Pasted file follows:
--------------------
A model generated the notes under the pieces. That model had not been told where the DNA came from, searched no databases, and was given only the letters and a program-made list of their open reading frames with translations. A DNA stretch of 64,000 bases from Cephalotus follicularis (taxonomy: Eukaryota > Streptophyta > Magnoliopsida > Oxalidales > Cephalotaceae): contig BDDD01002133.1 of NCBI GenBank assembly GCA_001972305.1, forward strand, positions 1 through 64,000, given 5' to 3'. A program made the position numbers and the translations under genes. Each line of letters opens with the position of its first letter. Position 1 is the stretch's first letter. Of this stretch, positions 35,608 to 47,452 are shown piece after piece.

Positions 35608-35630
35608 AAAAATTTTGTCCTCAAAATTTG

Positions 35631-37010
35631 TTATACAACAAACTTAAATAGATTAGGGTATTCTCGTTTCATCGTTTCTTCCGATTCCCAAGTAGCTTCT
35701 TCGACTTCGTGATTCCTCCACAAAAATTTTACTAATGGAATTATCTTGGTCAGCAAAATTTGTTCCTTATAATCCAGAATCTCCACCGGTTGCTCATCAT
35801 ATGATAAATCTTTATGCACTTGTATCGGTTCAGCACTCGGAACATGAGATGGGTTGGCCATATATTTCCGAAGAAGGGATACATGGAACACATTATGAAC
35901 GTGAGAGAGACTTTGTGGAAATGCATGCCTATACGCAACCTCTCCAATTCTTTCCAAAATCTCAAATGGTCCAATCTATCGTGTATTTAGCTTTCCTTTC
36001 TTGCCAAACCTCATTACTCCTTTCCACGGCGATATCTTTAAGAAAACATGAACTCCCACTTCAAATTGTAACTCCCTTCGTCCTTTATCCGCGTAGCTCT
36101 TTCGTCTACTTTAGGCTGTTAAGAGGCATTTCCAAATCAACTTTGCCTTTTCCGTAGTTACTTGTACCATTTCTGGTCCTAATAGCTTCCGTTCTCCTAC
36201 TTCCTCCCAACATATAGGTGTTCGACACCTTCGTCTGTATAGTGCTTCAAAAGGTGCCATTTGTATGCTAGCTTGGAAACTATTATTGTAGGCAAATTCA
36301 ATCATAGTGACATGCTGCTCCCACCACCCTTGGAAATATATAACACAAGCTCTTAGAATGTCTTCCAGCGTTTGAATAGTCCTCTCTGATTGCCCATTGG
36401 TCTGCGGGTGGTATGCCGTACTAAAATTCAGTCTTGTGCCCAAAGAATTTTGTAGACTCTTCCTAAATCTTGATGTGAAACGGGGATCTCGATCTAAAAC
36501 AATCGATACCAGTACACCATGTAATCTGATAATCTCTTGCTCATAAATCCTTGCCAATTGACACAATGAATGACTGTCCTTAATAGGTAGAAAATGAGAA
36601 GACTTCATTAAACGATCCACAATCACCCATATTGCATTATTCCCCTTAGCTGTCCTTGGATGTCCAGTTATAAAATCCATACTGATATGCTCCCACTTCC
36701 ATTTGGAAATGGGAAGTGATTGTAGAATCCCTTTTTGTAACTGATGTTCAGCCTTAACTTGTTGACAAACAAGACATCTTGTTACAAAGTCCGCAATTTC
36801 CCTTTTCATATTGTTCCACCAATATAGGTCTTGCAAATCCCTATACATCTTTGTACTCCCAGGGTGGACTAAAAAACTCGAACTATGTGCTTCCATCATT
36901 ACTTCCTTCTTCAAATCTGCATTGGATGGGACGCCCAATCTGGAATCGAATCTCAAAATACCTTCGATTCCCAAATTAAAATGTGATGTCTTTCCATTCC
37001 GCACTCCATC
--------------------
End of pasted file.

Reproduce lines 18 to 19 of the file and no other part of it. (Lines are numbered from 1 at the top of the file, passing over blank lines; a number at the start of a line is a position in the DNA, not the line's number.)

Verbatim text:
36901 ACTTCCTTCTTCAAATCTGCATTGGATGGGACGCCCAATCTGGAATCGAATCTCAAAATACCTTCGATTCCCAAATTAAAATGTGATGTCTTTCCATTCC
37001 GCACTCCATC